Compared to technology’s pace today, at 27 years old the QR code is basically a fossil. It has survived its share of hype cycles, dislodged competing barcode standards along the way, and even outlived book titles like “QR Codes Kill Kittens.”
By 2025, 2.2 billion users are projected to make payments with a QR code.
Increased consumer comfort and familiarity with the QR code — spurred on by the COVID-19 pandemic — spells out new opportunities for organizers as events return to live. Here’s why more events should start evaluating what the technology means for the industry’s future.
Data shows a surge in digital payment and QR code adoption by consumers
Before an event organizer could introduce new technology to their event, they would need to ask: is this something that will actually help my patrons, or am I just creating more friction and adding complexity for the sake of chasing a trend?
After the QR code’s massive adoption among the consumers throughout the COVID-19 pandemic, that question no longer carries as much weight as it once did.
According to recent data from PYMNTS, "57% of consumers now say that the availability of digital payment options would impact their choices of where to shop."
Of course, that's just digital payment adoption broadly speaking, but QR codes adoption has trended in parallel. In fact, 1/3rd of consumers who prefer QR code payments indicated that they would not complete a purchase if a QR option was not available.
Other data shows that industries across the board have seen an increase in QR code use, with restaurants experiencing a surge of around 25%, and hotels nearly an eightfold increase in QR code adoption. In U.K. and Europe, 40% of consumers report scanning a QR code within the last 7 days.
Is this a short lived trend? According to PYMTS, half of those who planned to abandon their preference for digital shopping post-pandemic now say that they will keep the new digital habits.
In other words, COVID-19 has been an accelerant for overall digital payment adoption, and that adoption is here to stay.
How QR codes help organizers create touchless events
So adoption has surged, great. But what can event organizers actually do with the QR code as we return to live?
The biggest benefit of QR codes is that they are the fastest and easiest way for events to go touchless, take control of their own data, and create better event attendee experiences. In the immediate future, the two biggest benefits of QR codes will be touchless ticketing and touchless payments.
QR codes for touchless ticketing and event access control
Placing QR codes on tickets and scanning them is not a new concept — whether it’s a QR code or a different barcode format, venues have been doing it forever.
What is different this time?
Unlike other barcode formats, QR codes are able to store a larger set of information, and let you use tickets in more complex ways. With QR codes, tickets don't just grant access to an event, but can also store ticket ownership information, can facilitate ticket transfers, can allow for multiple access levels (i.e.: VIP areas), as well as track custom patron information (i.e.: how many times someone entered a specific event area). Most recently, QR codes are also being used to validate that a visitor is free of COVID-19 symptoms before being allowed to enter a particular location.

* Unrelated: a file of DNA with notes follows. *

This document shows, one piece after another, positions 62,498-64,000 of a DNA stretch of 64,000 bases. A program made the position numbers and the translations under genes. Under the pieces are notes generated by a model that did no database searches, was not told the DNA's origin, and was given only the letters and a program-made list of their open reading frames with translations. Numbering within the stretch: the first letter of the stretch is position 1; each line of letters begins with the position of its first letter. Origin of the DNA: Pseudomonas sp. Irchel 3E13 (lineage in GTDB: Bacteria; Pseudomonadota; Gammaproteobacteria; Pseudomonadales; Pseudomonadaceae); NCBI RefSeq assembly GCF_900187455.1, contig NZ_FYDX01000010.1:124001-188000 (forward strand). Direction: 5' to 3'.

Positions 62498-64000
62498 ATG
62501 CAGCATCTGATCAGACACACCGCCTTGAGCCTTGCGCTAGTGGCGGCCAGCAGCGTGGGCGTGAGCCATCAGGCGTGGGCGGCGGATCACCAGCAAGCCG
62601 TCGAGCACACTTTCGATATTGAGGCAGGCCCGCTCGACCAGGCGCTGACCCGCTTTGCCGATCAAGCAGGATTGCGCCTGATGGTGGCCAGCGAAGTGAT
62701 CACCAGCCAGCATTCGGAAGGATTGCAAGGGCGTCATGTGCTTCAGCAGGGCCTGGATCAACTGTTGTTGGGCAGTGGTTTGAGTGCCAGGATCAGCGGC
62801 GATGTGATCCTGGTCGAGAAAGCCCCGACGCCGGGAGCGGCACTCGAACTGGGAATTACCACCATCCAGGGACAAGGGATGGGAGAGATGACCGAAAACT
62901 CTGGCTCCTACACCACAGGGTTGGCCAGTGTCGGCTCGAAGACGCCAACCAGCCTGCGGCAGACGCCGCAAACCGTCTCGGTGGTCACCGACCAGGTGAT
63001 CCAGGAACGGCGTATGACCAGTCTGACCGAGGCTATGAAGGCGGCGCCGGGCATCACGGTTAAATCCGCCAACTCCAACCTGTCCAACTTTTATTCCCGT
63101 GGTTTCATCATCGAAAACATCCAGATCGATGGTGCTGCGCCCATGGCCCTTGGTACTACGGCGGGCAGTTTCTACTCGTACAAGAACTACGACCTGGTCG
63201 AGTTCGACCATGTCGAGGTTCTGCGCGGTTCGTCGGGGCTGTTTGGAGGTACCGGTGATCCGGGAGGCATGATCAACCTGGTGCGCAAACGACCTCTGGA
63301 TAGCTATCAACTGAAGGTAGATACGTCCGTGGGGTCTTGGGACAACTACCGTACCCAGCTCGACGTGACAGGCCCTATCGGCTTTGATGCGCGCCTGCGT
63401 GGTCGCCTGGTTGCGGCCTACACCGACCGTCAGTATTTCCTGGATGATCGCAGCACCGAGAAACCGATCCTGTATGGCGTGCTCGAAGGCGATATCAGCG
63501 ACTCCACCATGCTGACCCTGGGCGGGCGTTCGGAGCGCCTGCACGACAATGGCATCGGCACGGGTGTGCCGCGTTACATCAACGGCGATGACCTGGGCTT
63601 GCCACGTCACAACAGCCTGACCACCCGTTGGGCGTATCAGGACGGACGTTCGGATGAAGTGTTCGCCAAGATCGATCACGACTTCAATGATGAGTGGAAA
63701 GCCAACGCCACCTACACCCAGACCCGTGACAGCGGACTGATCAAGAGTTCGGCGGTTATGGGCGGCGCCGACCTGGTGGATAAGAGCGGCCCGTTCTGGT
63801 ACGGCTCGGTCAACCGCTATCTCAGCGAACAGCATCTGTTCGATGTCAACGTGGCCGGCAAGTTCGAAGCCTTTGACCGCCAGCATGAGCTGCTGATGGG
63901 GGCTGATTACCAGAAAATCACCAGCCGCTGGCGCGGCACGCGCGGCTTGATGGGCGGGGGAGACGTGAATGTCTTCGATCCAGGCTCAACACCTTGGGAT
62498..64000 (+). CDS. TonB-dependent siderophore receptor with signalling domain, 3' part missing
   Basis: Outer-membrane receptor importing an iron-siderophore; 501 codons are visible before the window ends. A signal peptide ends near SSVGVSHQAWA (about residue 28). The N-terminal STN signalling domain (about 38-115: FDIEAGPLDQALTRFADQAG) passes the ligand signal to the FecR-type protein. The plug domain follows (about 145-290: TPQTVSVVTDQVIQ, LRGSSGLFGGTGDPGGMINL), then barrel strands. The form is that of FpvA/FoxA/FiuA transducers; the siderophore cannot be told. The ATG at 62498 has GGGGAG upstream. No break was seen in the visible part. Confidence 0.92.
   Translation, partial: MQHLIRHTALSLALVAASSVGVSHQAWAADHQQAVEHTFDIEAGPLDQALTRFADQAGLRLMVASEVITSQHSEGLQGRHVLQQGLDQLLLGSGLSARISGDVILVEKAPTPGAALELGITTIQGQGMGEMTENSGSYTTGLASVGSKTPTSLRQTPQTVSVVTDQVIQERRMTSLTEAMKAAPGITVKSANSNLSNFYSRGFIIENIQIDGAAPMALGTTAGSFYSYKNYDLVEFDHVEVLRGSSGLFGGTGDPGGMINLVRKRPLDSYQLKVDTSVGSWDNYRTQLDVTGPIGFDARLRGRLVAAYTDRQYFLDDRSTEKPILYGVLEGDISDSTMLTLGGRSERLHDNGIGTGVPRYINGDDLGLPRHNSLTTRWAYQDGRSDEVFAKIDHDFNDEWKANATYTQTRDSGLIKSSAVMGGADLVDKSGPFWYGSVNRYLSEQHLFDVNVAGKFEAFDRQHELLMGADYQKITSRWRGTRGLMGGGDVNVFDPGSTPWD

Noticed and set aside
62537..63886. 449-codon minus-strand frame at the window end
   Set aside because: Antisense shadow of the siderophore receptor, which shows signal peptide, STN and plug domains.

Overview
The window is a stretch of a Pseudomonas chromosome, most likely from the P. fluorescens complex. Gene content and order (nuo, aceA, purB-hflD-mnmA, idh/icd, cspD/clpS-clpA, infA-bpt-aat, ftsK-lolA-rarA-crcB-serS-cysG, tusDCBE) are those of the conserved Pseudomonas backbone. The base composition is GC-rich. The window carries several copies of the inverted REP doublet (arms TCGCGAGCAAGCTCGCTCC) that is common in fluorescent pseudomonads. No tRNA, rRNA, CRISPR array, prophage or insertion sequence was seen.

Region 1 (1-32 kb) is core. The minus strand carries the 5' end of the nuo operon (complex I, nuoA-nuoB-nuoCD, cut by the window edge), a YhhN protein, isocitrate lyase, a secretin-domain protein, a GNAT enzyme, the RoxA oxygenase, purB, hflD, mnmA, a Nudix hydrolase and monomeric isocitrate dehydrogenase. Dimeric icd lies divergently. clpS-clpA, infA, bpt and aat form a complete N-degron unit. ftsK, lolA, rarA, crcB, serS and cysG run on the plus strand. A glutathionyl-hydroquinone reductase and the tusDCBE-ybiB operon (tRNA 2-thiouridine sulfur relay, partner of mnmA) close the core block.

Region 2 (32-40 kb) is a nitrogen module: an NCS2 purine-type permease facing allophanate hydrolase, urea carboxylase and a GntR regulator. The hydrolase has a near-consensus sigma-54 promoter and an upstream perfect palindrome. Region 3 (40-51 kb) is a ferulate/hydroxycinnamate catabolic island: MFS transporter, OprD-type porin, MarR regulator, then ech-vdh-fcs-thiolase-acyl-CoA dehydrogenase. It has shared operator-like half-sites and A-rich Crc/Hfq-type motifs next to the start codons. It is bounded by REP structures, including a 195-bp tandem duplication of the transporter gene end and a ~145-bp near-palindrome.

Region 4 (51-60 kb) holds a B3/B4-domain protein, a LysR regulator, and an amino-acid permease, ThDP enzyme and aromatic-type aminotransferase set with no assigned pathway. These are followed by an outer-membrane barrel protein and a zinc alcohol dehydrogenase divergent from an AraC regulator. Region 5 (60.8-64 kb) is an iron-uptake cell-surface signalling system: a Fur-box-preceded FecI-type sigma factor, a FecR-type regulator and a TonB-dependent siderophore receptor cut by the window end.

And all of these interactions are, of course, contactless.
QR codes for easily managing payments
Since QR codes can be used for ticketing and for managing a patron data, they naturally also lend themselves to facilitating contactless payments.
Rather than relying on tokens, on cash handling, or on chip-and-pin transactions, merchants at events can use QR codes to process transactions with a simple scan between two mobile devices, or a mobile device and a printed token.
The QR code here acts as a payment medium — the process of transferring information about a transaction. This is important, because if the QR code’s only function is information transfer, then events get to maintain control and flexibility over the nature of their transactions. For example, it is up to the event organizer to decide whether event attendees are required to buy tokens for the event, or if they can simply link a credit cards to their account and use the QR code as a stand-in.
While this accomplishes the goal of maintaining minimal person-to-person contact and eliminating cash handling, event organizers also get access to important data about event attendee purchase habits and demographics.
QR codes bring the benefits of digitization without the costs
There are other routes to digitizing event access control and payments, so why should organizers pay special attention to QR codes?
The simple answer is that QR codes now offer all of the benefits, while removing underlying costs.
If an event wants to deploy a system like CrowdBlink and use QR codes for ticketing and payments, they can do so without ever needing to deploy custom hardware. In other words — you can create an event, sell tickets, scan people in, then sell food, drinks, and merchandise without really needing more than a smartphone.
Event innovations that previously would have taken great logistical effort and technical configuration can now be deployed as lightweight solutions. As we return to live and see events going contactless with ease, we will have the QR code and its increased consumer adoption to thank.